# How are the nuclei of magnesium and sodium different?

Mar 20, 2016

For a start, the atomic numbers each element are (necessarily) different.

#### Explanation:

For $N a$, $Z$, the atomic number $=$ $11$; there are thus 11 massive, positively charged particles in each $N a$ nucleus. For $M g$, there are $12$ such particles. Of course, the common isotopes of each metal have different number of neutrons, massive, neutrally charged particles in the nucleus.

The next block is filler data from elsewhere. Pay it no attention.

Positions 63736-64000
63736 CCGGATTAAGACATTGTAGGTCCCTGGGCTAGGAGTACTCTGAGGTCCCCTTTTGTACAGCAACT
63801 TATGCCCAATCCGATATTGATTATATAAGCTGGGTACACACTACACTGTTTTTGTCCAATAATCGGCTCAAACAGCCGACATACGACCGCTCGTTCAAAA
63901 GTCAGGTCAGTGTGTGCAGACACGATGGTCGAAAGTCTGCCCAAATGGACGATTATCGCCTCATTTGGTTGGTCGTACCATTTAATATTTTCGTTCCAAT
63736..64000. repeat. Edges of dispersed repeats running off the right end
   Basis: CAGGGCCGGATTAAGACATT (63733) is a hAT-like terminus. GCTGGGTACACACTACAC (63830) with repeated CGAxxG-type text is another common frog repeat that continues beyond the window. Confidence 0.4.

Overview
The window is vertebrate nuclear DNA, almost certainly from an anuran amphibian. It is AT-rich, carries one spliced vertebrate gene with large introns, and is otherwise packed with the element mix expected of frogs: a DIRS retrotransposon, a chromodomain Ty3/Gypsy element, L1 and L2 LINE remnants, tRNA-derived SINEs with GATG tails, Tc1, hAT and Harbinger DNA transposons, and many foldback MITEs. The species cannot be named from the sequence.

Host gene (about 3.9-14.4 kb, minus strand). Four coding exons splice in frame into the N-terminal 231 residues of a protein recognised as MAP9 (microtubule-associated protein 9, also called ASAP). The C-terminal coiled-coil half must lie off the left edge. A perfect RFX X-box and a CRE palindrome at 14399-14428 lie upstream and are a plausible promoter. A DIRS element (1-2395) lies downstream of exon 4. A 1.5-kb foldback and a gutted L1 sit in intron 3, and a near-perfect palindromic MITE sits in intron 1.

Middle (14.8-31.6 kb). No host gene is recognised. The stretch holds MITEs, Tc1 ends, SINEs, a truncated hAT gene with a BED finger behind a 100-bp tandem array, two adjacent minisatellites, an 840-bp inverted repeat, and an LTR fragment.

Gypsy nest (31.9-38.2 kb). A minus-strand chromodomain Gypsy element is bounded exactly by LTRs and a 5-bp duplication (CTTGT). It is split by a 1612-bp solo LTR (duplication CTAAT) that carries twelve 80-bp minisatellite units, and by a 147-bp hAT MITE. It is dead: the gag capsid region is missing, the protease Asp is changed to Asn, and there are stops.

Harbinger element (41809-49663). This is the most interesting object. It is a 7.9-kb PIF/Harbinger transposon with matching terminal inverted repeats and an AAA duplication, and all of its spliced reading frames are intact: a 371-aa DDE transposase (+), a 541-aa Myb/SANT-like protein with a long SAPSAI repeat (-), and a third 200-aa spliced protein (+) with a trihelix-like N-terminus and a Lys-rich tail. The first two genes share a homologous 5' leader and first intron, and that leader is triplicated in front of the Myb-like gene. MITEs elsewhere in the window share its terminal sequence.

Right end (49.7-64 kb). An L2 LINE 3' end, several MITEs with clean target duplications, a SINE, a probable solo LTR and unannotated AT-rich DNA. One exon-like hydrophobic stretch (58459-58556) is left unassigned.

What distinguishes one element from another, is always $Z$, the atomic number. A given selection of nuclei of the same element, NECESSARILY have, the same $Z$, but they might have different number of neutrons. The protium nucleus, ""^1H, is mightily common, but there are hydrogen nuclei with a neutron in the nucleus, to give the deuterium isotope, ""^2H. ""^1H and ""^2H, and even $\text{^3H" (tritium)}$, for instance, are isotopes of elemental hydrogen.